A former navy and defence contracted firefighter with 30 years experience says he’s not surprised by revelations authorities have tried to discredit claims the toxic per- and poly-fluoroalkyl [PFAS] chemicals could be linked to illness.
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A Fairfax Media investigation has revealed a leading international authority on toxic chemicals, Professor John P. Giesy, who is credited with being the first scientist to discover toxic PFAS chemicals in the environment, and helped to persuade chemical giant 3M Company to abandon their manufacture was accused of covertly doing 3M’s bidding in a widespread international campaign to suppress academic research on the dangers of PFAS.
The investigation also revealed how Tartan Senior High School in Oakdale, Minnesota US, just kilometres from 3Ms sprawling 475-acre campus, home to a workforce of over 10,000 employees, has had a cancer cluster, with five former students dying within seven years, and a further 16 cancer survivors who have attended Tartan Senior High School since 2002, all diagnosed during their primary, middle or high school years, or within 10 years of graduating.
Colin Stubbs, was based at HMAS Albatross from 1977 until 1995 and worked there again as contractor from 2000-2012, and used PFAS chemicals in the former firefighting foams.
He has long voiced concerns over the possible effects of the chemicals were having on former personnel.
Mr Stubbs shocked those present at one of the first community meetings into the possible contamination at HMAS Albatross by the historic use of the chemicals in May 2016, by saying firefighters had been told the products were “glorified detergents.”
On one hand the government and authorities are saying the chemicals are harmless. But on the other they have issued warnings about drinking groundwater from their properties, eating cattle on contaminated lands and not to eat certain fish from the Shoalhaven River and Currambene Creek.- Former navy firefighter Colin Stubbs
“Firefighters used the potentially harmful firefighting foam to wash their dishes and cars when they ran out of detergent,” he told a shocked meeting.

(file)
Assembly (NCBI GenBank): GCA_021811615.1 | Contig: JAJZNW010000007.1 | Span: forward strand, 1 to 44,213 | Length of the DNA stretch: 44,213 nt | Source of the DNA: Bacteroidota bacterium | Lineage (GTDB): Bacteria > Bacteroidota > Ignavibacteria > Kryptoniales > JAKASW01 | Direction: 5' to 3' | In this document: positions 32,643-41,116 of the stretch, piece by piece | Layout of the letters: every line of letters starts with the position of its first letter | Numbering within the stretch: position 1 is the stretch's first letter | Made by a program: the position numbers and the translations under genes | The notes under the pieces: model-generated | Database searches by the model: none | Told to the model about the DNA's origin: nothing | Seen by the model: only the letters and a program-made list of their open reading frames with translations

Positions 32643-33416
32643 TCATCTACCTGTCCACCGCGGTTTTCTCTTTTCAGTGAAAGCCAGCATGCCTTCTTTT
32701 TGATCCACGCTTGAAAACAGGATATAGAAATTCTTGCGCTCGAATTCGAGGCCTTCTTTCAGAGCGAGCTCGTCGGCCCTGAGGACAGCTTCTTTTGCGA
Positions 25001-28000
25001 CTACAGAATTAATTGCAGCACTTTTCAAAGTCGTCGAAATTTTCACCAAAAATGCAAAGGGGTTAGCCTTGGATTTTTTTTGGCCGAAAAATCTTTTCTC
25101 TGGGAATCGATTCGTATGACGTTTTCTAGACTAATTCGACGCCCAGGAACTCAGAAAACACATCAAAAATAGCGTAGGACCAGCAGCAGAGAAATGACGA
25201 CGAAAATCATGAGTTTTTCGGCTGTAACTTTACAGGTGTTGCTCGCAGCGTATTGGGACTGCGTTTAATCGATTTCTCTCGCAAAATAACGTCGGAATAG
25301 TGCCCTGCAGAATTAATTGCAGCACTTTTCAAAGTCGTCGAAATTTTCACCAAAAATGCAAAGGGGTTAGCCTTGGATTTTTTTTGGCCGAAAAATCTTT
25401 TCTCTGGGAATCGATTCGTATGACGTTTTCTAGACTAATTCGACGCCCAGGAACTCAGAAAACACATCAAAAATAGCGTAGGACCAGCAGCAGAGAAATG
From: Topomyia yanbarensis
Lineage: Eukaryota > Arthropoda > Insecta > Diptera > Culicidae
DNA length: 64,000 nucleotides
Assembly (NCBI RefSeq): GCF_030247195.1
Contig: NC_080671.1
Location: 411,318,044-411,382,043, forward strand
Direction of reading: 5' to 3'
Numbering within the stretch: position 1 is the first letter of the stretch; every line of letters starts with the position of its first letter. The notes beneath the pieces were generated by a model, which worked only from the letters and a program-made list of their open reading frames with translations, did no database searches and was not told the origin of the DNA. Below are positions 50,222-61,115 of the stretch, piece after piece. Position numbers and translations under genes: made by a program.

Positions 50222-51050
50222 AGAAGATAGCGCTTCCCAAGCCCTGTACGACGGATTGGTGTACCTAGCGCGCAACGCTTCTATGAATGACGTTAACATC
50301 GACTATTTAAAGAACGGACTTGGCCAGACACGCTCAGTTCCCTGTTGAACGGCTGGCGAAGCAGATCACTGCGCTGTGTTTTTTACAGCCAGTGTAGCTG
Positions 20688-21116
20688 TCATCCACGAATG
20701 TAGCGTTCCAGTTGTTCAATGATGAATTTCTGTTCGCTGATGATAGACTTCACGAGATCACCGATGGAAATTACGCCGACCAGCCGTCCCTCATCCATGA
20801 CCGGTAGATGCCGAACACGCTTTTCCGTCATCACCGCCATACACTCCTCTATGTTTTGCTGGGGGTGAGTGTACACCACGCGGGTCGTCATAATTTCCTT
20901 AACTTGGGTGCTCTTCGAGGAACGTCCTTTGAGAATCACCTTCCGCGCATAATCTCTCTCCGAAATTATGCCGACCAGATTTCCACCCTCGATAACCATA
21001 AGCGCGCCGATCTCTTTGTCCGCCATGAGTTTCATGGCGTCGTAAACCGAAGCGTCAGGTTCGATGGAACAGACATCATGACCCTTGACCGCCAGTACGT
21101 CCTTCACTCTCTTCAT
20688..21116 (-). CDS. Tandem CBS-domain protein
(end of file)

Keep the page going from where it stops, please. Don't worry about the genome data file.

Mr Stubbs who has “some health issues” and knows a few work colleagues who have got cancer said he is not surprised about the revelations.
“On one hand the government and authorities are saying the chemicals are harmless,” he said “but on the other they have issued warnings about drinking groundwater from their properties, eating cattle on ‘contaminated lands’ and not to eat certain fish from the Shoalhaven River and Currambene Creek.
“If there is nothing to worry about why have they [the authorities] issued such warnings?
“If there are no ill health affects, what are they worried about? Why can’t they just let everyone go along as normal?
“They are hypocrites.”
Shoalhaven community walk in session about PFAS this Thursday
The latest community walk in session about the PFAS Investigation and Management Program at HMAS Albatross will be held in Nowra this Thursday, June 21.
The Department of Defence will host the community walk in session at the Quest Nowra, 130 Kinghorne Street from 3pm to 7.30pm.
The session is to provide the local community an update on the detailed environmental investigation into per- and poly- fluoroalkyl substances (PFAS) at the Nowra air station.
They were traditionally used by Defence in fire fighting foams, locally at HMAS Albatross and the Jervis Bay Range area, which also takes in HMAS Creswell.
Defence says there is no consistent evidence of any human health effects related to PFAS exposure. However, based on the evidence from animal studies potential adverse health effects cannot be ruled out.
Members of the investigation team will be available to discuss the progress of the investigation and answer questions about the Human Health and Ecological Risk Assessment at the June 21 session.
A presentation will be delivered at 4pm and 6pm.
Mr Stubbs believes there is too much money at stake with the whole issue of PFAS contamination.
“This is not just a military issue, it is all air services and that comes under the government’s control. This foam was used everywhere,” he said.
“They won’t want to admit any wrong doing because it will just snowball. If the government buys back one property they will have to do it for all.”
He said he was “not surprised” of reports of cancer clusters being attributed to the chemicals.
“There are no surprises there. There are clusters at Oakey and Williamtown and I think as time goes on more will come out,” he said.
“But at the moment it is the stonewall situation. They [the government] says there is no proof of ill health effects from exposure to the foam.
“The Australian government’s level of exposure rate is higher. In the US or Europe the testing is much more stringent.
“In Europe if exposure reaches level three you are expected to face trouble, yet here in Australia you are not expected to face trouble until exposure reaches level 10.
“Why is the level of exposure rate so much higher in Australia? Is that being done deliberately?”
Since 2016 Mr Stubbs has called for blood testing to be made available for all military personnel who may have been exposed to fire fighting foams, something Greens Senator Lee Rhiannon also called for in November 2017.
Mr Stubbs has managed to get blood testing due to having worked at the Oakey Army base in Queensland.
“The tests reveal I have minimum levels of the chemicals in my blood, even though I haven’t touched the stuff for 15 years. It’s still in my system,” he said.
“We have to just keep hammering this issue and keep it in the public domain and keep the pressure on the government.
“I just hope the truth comes out at some point and I hope the poor old land owners don’t get screwed like always happens.”
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